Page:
There are gifts everywhere

There are gifts everywhere November 3, 2017

My writing candle 050917I am still on my retreat in Shropshire, writing like a demon. This morning I left my little apartment and went downstairs to the kitchen for my first cup of tea. As I came back into the stairwell I noticed a crumpled leaf on the floor in the shape of a little frog.

I looked more closely. It was a little frog. I lifted her into the palm of my hand, gently closing my fingers so she wouldn’t jump out, and carried her through the kitchen to set her down in the flowerbed. As we walked, I talked to her. “Hello sweetie! How did you get in here, darling? What a pretty little frog you are. Now don’t try and jump out. Careful, careful. Here you go, here you are my lovely. Off you go.”

She crawled off into the undergrowth, and I came upstairs to drink my cup of tea.

Yesterday I listened to a friend speak of her pain and, rather than turning away, I really heard her. I recognised her experience as something I feel too, in different areas of my own life. I felt tender towards her, and tender towards the tangled parts of myself. I didn’t feel tempted to tell her what to do to stop the pain. I didn’t think, “I’d never let that happen to me.” I saw that we were the same, and that all I could do was witness her, and understand how complicated these things are, and know that there is always hope.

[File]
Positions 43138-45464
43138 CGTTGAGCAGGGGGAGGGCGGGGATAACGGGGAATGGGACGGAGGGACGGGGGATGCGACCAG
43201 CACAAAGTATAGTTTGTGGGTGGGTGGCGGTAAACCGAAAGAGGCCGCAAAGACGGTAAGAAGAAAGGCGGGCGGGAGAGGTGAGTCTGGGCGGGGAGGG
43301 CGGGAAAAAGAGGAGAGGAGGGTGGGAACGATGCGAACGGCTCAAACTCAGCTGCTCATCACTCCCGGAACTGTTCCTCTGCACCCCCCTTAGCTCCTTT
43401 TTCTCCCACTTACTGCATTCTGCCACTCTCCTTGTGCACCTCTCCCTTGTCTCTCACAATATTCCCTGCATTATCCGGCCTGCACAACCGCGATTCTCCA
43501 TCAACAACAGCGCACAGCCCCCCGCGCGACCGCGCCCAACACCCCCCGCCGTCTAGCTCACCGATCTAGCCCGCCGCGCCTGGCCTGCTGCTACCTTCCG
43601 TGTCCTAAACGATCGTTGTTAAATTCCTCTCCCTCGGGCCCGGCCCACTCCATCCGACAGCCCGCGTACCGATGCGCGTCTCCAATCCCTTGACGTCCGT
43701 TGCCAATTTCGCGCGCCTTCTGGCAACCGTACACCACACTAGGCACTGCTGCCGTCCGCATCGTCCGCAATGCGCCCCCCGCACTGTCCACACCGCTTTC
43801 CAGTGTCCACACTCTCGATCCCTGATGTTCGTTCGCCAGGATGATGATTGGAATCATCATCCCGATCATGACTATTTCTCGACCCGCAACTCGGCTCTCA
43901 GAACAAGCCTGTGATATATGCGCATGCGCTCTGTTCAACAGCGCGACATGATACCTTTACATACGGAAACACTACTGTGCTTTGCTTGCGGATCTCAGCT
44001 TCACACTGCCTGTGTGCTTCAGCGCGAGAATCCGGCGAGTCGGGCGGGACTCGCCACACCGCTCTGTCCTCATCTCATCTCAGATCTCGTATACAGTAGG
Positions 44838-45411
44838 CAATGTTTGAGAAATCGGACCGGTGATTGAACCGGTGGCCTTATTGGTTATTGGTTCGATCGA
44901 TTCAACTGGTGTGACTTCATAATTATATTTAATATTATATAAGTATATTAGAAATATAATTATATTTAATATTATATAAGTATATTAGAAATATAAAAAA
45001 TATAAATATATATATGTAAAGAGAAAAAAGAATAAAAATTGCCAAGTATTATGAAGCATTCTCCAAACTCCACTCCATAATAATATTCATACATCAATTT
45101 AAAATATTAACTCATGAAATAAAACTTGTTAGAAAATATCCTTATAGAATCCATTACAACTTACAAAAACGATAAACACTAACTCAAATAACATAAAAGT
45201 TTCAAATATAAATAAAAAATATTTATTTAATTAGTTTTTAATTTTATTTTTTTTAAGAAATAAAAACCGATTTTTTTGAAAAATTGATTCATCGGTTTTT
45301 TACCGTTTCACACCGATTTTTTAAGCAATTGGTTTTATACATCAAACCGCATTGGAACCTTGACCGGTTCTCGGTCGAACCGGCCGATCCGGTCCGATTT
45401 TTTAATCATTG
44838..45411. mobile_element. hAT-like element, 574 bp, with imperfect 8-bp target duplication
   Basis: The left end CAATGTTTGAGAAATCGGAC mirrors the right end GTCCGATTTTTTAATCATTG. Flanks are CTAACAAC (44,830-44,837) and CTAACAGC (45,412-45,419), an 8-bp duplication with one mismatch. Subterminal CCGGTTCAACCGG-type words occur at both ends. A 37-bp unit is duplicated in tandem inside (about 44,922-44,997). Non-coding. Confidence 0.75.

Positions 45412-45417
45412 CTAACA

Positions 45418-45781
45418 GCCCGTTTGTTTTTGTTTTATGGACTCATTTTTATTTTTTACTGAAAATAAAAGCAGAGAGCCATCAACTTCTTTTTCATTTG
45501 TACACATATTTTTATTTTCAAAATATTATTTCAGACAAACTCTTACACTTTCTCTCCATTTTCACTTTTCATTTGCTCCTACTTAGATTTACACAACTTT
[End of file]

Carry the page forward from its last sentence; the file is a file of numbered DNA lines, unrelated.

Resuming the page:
The day before I looked up from my desk to see a squirrel teetering along the telegraph line, his tail wildly flapping like a ribbon in the breeze to keep him steady. He was heading for a huge tree with tangerine and mustard-coloured leaves. A scattering of birds flapped across the sky. He leapt into the air, catching the end of a branch that looked too fragile from here, too flimsy to hold his weight. He swung on it for a second before clambering up and dancing into the tree. I looked up squirrels online, and sometimes they do fall, and my heart broke for the ones who do. I was glad that this one made it, and I watched him as he went about his ordinary day, flying from here to there. What extravagance!

When I feel connected to the Buddha, I am more likely to notice little frogs in stairwells. I am more likely to hear my friends, and to stop writing every so often to enjoy squirrel acrobatics. There are gifts everywhere.

I have been enjoying my nembutsu practice this week, setting aside just five minutes in the mornings and the evenings to sing Namo Amida Bu. I have been using my mala with 54 beads, so every day has contained at least 108 recitations, as suggested in the precepts I took when I became a Priest with the Amida Order. These short practice periods are enough. They are the cracks that let in the light of Amida, and the light dazzles me.

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